Having said that - the decision to see a cardiologist is entirely up to you. You might be lucky and find one that is willing to go beyond! In addition to my autonomic specialist ( who is a cardiologist but is in another state ) I also have a local cardiologist, and he is awesome. I was his first POTS patient but he has been open to learning about POTS. When I am in a flare or have unexpected symptoms that need adjustment of my meds he helps out, always. I am so happy to have him since he calls me at home when I need him and I can see him short notice when it would take a month or so to get in with my specialist ( and an 8 hour drive!!!! ). 

I understand how desperate you are to find a way to get back to "normal". The clinic you mention that treats dizziness and fainting may or may not be able to diagnose and treat POTS. Often they only look for VVS or arrhythmia related syncope. Have you had a TTT before? Having the results of a TTT would definitely be valuable for the specialist to have, so it might be helpful to get referred to them for a TTT. 

Either way - in order to get over the next 3 months without deteriorating further it is important that you continue to stay active. Many of us end up bedridden for a while and if it gets to that point exercises that can be done in bed are very important, especially the ones that use abs and strengthen leg muscles. Orthostatic exercises also are very important: getting out of bed every hour, and this exercise: stand leaning against a wall, both legs a foot apart. With you back firmly against the wall slide down until you sit on your heels, hold this position for a few secs and slide back up. Repeat this a few times, several times a day. This helps to prevent becoming bedridden completely, so it's best to do this while you still are able to be upright!!!!!!!

I hope you will find a knowledgeable doctor, and that you will be able to stay upright while waiting for the appointment!!! Please let us know how things go and if you see a cardiologist. Hang in there!!!!!!

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Thanks @Pistol. I've been through all the interventions you can do on your own (except bed raising which isn't logistically possible ATM). That's why I feel like I need more help. Even moral support would be good.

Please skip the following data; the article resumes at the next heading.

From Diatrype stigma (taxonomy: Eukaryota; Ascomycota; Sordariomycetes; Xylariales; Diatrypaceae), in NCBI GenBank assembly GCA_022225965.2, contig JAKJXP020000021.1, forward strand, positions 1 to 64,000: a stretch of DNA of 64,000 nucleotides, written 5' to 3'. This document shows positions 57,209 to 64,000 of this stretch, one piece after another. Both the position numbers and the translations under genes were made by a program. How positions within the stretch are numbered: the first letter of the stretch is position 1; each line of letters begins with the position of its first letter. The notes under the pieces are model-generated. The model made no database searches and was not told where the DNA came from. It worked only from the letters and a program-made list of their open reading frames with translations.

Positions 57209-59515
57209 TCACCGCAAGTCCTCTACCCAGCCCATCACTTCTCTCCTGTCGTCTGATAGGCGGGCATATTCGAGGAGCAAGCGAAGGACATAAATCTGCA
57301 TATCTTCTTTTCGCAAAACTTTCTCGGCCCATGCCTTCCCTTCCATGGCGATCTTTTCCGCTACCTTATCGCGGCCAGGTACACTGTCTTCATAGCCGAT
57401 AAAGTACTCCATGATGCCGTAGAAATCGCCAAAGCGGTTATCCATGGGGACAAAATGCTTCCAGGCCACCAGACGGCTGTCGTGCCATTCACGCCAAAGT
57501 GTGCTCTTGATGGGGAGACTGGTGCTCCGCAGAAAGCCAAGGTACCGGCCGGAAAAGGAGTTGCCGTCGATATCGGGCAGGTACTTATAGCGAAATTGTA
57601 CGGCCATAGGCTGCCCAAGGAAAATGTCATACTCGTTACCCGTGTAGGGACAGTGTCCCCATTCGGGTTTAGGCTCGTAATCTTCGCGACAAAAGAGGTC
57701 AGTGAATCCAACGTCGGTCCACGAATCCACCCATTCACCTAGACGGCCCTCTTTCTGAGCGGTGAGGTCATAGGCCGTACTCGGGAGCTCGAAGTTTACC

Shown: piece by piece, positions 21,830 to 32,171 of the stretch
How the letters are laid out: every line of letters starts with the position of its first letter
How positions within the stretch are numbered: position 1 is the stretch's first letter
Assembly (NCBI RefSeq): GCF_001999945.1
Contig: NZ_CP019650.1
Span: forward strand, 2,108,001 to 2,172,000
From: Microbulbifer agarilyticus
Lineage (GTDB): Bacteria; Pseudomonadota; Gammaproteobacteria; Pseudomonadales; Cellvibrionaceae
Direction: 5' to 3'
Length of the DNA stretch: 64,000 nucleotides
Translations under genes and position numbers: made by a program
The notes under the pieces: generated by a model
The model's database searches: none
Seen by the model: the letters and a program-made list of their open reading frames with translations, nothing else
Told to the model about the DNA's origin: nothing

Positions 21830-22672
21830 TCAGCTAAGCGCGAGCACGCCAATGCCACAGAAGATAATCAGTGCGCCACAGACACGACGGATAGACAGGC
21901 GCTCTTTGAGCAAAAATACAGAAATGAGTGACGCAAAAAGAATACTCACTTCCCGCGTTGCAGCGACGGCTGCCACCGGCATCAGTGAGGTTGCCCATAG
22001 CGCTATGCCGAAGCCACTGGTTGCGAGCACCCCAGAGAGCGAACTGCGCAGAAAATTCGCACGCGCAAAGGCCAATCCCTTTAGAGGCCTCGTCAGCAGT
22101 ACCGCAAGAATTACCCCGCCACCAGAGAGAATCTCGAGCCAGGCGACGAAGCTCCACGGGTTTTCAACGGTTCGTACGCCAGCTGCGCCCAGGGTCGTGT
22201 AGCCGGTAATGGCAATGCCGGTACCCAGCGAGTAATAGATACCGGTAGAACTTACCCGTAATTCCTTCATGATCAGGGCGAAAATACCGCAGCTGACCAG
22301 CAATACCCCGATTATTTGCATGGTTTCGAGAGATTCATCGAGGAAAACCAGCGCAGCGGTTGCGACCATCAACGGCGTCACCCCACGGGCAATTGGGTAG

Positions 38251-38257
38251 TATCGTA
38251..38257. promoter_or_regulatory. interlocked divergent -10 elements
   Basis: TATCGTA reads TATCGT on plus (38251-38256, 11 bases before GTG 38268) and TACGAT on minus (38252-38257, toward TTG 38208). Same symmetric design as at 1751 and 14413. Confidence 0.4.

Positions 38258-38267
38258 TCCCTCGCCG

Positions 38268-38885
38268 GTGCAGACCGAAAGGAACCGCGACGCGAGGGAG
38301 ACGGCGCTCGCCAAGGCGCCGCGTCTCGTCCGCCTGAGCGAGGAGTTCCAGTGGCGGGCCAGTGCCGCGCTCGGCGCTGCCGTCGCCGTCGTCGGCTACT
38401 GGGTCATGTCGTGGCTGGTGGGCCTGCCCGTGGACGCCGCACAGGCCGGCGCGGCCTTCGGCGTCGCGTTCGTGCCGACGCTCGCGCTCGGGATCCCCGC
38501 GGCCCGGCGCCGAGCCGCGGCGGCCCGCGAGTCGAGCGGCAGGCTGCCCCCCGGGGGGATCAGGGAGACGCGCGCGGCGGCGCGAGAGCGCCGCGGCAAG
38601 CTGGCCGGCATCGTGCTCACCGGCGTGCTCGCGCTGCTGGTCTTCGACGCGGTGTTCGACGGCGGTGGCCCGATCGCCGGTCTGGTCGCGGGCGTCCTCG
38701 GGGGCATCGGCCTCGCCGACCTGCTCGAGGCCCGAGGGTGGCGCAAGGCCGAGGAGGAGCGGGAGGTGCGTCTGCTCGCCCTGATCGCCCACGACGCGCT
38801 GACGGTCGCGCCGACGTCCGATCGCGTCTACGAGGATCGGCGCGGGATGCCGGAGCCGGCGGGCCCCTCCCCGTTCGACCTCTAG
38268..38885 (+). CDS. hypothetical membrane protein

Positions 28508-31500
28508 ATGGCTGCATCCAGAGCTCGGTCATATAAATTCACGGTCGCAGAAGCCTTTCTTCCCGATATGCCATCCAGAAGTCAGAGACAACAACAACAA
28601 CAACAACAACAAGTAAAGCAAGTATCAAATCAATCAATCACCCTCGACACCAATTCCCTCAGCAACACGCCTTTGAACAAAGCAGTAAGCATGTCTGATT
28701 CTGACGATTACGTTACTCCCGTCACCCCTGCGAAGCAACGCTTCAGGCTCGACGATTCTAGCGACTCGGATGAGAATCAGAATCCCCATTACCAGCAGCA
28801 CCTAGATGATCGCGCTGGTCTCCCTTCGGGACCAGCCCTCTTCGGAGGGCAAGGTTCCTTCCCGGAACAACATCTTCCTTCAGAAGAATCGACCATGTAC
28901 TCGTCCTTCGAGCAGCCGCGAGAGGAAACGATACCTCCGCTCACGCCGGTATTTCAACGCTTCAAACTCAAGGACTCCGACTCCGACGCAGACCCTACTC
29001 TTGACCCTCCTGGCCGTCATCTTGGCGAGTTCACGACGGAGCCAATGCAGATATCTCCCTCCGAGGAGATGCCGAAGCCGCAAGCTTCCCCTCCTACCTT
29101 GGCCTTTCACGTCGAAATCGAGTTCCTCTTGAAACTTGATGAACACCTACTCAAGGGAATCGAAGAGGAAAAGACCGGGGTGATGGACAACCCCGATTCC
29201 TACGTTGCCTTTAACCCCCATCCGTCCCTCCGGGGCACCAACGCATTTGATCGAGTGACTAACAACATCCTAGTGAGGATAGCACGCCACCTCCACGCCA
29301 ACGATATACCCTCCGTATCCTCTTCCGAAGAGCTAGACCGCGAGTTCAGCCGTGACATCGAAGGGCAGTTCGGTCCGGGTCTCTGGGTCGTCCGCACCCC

I really miss my old doctor (who retired). She wasn't perfect but she knew me and always took the time to talk over my concerns.

I mentioned POTS to the current (now rejected) doctor because it tends to get recognition – I seem to have chronic OI with abdominal pooling after meals.

Anyway, I'm seeing a different GP (PCP) next week. Apparently he worked for many years in America so I am hopeful he knows about dysautonomia etc.

I feel like a cardiologist could test my blood volume, maybe prescribe temporary or one-off IV fluids (to see if it helps), or even try me on a low dose of florinef. Anything that might improve things slightly while I wait for the expert.

Thanks for your kind words. I will try to persevere.

 

P.S. I do leg and other strength exercises every evening, plus stair climbing (two-storey house). As I can no longer get out during the day for aerobic exercise, this is my sole exercise really. My legs are starting to look gymnast like!

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@CallieAndToby22, thanks for the suggestion about the GP/PCP ordering IV fluids. I am seeing a new GP on Tuesday who has worked in America and I am hoping he will be more switched on. I will see if he is open to the idea. If it helps, having it even once a week would be worthwhile.

I have contemplated faking dehydration because I really want to know if IV fluids help, even if I can't take them long term. But honesty is the best policy ... so I will persevere going through the channels.

Sorry you had so many unhelpful experiences.

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Thanks, @Delta. Sorry you had some bad experiences. It sounds like you have a good person to rely on in your neurologist.